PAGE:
Eugenia Tibamanya left her native Uganda to attend Kendall College. After graduating from Kendall in 2012 with a B.A. in Business, she found good work opportunities and decided to stay in the U.S. Eugenia worked in Chicago as an investment banking analyst and a bond manager. In late 2016, she moved to the Pittsburgh area to take a position as a field examiner with Wells Fargo Capital Finance. There, she analyzes customer assets to determine collateral for asset-based loans and securitizations, attractive financing alternatives for companies looking to maximize their borrowing capacity.
Q: What do you find rewarding about your role as a field examiner for Wells Fargo?
A: When I first became a collateral field examiner, I did not know what the role entailed, but I was happy to try something new. I soon realized I liked it. The job entails two-week projects that include travel, company collateral analysis and report writing. I am also proud to work at Wells Fargo. It is a great company and I have met some of the most genuine colleagues here.
Q: What are some of the challenges you have faced and the rewards you have gained in your career so far?
A: My biggest challenge was the fear of changing jobs. Most people fear changing roles, as it may appear to be a lack of commitment. However, I disagree. Companies are more productive with employees who like what they do than with employees who are getting by. I now consider leaving a job I don’t like as a win-win for the employer and myself. Therefore, I kept changing roles until I found something I liked. I knew I liked finance, so even if I changed roles, they were still finance related.
I started out in investment banking and quickly learned I did not like working 60-hour weeks. I switched roles and joined bond management. As bonds pay out on the 15th and 25th of the month, most of the weeks in between I didn’t have much work to do. I then realized I didn’t want a job that didn’t keep me busy at least 40 hours a week. I then moved on to be a collateral field examiner, and that’s what I’m still doing. However, I changed companies based on cultural fit, and my new employer lets me work from home, which l absolutely like.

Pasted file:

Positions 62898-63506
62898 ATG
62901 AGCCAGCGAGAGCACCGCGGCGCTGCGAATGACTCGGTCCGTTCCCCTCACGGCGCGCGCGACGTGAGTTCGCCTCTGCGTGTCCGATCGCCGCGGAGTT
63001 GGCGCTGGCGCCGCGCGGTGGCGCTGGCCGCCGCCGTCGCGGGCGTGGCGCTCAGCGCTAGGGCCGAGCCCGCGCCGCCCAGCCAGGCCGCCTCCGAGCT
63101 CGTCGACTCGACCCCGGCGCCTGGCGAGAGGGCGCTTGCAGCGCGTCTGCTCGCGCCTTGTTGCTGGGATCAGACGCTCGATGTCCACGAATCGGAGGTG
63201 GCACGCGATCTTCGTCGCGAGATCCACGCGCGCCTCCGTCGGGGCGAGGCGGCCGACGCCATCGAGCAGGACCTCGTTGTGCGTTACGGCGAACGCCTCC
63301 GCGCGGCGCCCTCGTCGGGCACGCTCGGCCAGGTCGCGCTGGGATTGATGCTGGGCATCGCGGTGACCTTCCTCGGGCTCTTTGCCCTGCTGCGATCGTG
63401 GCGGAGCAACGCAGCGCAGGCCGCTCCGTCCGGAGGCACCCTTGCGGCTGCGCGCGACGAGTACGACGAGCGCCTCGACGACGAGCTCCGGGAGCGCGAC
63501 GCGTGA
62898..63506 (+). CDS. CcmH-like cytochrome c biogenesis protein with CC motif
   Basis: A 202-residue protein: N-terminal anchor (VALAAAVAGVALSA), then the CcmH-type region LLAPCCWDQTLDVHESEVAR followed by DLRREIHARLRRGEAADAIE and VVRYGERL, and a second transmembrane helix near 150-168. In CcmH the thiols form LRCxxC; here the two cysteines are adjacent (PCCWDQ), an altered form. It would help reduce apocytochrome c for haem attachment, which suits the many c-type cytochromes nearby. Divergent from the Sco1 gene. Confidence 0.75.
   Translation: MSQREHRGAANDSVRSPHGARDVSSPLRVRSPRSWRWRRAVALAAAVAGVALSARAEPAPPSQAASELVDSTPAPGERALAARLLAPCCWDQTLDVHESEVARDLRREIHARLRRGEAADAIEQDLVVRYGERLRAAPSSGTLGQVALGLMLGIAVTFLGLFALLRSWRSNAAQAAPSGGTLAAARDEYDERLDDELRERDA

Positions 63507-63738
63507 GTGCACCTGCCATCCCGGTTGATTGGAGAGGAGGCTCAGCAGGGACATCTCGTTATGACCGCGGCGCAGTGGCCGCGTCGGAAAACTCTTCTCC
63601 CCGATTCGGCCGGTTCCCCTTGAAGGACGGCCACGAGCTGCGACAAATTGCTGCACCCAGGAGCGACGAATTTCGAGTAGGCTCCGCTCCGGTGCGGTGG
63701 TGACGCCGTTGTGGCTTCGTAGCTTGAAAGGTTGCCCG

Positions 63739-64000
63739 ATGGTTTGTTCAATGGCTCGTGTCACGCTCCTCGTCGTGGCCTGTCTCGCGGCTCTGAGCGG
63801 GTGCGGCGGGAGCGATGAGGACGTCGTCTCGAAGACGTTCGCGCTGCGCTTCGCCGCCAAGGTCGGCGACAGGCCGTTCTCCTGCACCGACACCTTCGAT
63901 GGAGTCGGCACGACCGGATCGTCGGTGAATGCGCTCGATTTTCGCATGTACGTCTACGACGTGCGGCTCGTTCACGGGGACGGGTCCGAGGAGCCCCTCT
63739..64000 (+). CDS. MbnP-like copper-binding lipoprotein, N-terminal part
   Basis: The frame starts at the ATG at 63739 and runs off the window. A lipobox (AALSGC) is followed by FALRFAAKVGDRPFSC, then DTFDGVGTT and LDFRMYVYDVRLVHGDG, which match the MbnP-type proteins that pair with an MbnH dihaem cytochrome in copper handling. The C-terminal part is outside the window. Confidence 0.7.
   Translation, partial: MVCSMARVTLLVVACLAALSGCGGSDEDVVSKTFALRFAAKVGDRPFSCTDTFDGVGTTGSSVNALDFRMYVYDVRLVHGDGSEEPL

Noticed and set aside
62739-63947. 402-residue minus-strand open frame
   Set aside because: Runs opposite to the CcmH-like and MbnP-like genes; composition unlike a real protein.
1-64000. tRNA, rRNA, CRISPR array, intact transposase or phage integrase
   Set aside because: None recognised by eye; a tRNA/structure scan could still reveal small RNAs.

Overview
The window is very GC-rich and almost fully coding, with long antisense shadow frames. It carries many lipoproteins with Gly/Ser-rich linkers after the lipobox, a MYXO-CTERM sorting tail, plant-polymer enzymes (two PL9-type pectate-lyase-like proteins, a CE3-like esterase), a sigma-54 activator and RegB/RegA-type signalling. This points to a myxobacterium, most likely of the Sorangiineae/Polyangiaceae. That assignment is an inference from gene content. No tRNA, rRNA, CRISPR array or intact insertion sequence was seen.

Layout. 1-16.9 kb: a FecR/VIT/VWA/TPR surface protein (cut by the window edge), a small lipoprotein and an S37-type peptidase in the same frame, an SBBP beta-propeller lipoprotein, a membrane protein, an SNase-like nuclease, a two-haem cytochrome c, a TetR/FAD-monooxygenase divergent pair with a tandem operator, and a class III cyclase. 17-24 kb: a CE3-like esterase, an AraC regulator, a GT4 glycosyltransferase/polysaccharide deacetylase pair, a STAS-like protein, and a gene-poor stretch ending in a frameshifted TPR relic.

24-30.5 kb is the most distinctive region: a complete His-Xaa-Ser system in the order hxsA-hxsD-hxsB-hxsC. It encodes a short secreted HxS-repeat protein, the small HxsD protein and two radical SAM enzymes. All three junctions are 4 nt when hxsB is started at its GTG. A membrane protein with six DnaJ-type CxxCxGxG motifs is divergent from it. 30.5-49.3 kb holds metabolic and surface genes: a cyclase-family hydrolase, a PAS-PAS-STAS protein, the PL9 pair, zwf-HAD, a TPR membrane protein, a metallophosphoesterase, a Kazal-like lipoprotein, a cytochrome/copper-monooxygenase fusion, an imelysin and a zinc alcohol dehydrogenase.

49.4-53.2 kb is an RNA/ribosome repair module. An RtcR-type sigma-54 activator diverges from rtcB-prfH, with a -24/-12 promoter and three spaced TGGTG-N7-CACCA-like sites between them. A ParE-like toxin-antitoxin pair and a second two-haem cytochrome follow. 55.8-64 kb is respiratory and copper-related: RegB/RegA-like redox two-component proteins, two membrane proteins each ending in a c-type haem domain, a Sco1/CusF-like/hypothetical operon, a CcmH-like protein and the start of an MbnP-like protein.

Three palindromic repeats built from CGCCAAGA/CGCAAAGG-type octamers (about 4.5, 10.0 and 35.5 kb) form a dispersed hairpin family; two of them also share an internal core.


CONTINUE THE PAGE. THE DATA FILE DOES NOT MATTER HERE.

A career in finance opens up various roles you can consider. I like that I have been able to explore new roles based on basic finance concepts, as well as roles where I’ve learned something new.
Q: Why did you choose to study at Kendall?
A: Kendall has a well-facilitated international office that was able to answer all my questions and assist where necessary.
Q: How did your education at Kendall prepare you for your career in finance?
A: My professor John Frech did a great job at explaining complex finance methodologies. He made finance very interesting and fun. I got encouraged and decided to pursue a career in finance.
Q: What did you appreciate most about Kendall?
A: I appreciate the professors who take the time to educate and elevate students. I’m glad I had the likes of John Frech and Aurora Reinke as professors. Their contributions to my education were paramount. In addition, the international presence at Kendall was great. I enjoyed meeting people from all over the world. I also appreciated my international student liaison, Clare Lake. He was always available when I had questions regarding I-20s and employment.
Q: What advice would you give to current Kendall students who want to succeed in business?
A: I encourage students to discover which business classes they enjoy. Once they figure out if they enjoy marketing, finance or management classes, they should look for internships in the related field.
I also encourage young people to embrace change. It’s okay to move on if you don’t like something. I strongly believe in not settling until you find a role that is a fit. If we don’t try different roles, we would never know what we liked.
Q: Where do you hope to take your career in the next 10 years?
A: I hope to complete a full-time MBA in the next five years and return to the Wholesale Banking team at Wells Fargo.